Hidajet Biscevic, the Croatian ambassador to Serbia, told N1 TV on Tuesday his host country's leaders promised that local Croats would participate in the work of Serbia's new government, as well as in the provincial and local authorities.
Asked whether the members of the Croatian minority would be state secretaries in the future government, he said “promises were made for one or two such positions”, but fell short of specifying which ministries were talked about.
“We received such promises, not directly related to a new government, but regarding the possibility of appointment,” he said.
Biscevic added the ‘Croatian Club’ would be opened in Belgrade, as a gathering place for some 2,000 Croatians living in the capital.
“I think we’ve laid the groundwork to start opening the door. We need to be realistic, and evaluate well the legacy of our relations, as well as everything that each side brings with it. Especially when it comes to relations from the 1990s onwards,” the ambassador said.
He added that “it is encouraging that during the last talks between the Minister of Foreign Affairs of Croatia and Serbia’s President Aleksandar Vucic we started for the first time to send messages about the need for a dialogue.”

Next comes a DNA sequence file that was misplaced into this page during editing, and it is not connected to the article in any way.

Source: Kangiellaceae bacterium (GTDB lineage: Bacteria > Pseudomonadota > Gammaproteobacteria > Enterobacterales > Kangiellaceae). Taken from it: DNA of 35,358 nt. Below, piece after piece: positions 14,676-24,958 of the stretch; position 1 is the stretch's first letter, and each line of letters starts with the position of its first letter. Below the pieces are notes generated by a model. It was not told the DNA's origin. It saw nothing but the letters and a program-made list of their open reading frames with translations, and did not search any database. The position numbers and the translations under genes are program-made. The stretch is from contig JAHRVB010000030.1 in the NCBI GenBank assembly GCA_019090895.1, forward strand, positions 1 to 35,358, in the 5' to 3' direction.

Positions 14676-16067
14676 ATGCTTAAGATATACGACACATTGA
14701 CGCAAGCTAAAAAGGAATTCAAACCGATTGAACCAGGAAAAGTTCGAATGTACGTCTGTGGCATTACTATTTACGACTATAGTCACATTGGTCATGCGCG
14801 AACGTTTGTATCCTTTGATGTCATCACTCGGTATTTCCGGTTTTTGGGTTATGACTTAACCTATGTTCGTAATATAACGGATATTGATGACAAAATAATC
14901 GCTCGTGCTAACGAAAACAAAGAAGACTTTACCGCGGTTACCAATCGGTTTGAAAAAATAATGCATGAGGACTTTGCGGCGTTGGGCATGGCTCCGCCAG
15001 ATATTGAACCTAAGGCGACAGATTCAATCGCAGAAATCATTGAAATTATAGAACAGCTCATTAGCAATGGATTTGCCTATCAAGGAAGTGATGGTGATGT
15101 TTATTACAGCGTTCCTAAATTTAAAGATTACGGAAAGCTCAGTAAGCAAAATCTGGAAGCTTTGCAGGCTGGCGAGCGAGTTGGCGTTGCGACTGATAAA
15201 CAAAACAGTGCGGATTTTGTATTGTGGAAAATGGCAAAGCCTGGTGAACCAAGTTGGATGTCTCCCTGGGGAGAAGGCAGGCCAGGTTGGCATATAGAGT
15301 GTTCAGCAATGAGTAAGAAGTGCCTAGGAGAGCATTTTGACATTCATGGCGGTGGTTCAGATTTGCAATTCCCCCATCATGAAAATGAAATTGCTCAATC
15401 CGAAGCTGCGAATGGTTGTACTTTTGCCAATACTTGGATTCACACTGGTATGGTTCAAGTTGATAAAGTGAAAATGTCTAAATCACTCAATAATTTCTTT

“When I handed over the credentials to President Vucic, I said that my basic task was to move things from the deadlock, be realistic, and do it pragmatically. Without media fuss and high tones. We need to target areas where both sides need to find common interests and work to improve them,” Biscevic said.
“We also agreed to speed up the work in eight commissions that have been stagnant for years. What is especially important is the agreement to work on the files of missing persons,” Biscevic added.
“If we solve at least one case a month, it would be a big step in relieving our relations, given the sensitivity and humanitarian aspect of the issue,” he said.
He said that “mutual mistrust about those issues in the past” was the reason for the delay in shedding light on the fate of missing persons.
“The Americans and Russians had completely different perceptions for 50 years, but they talked, and in the end, they achieved some forms of cooperation. So, regardless of the differences, we should continue to talk,” Biscevic said.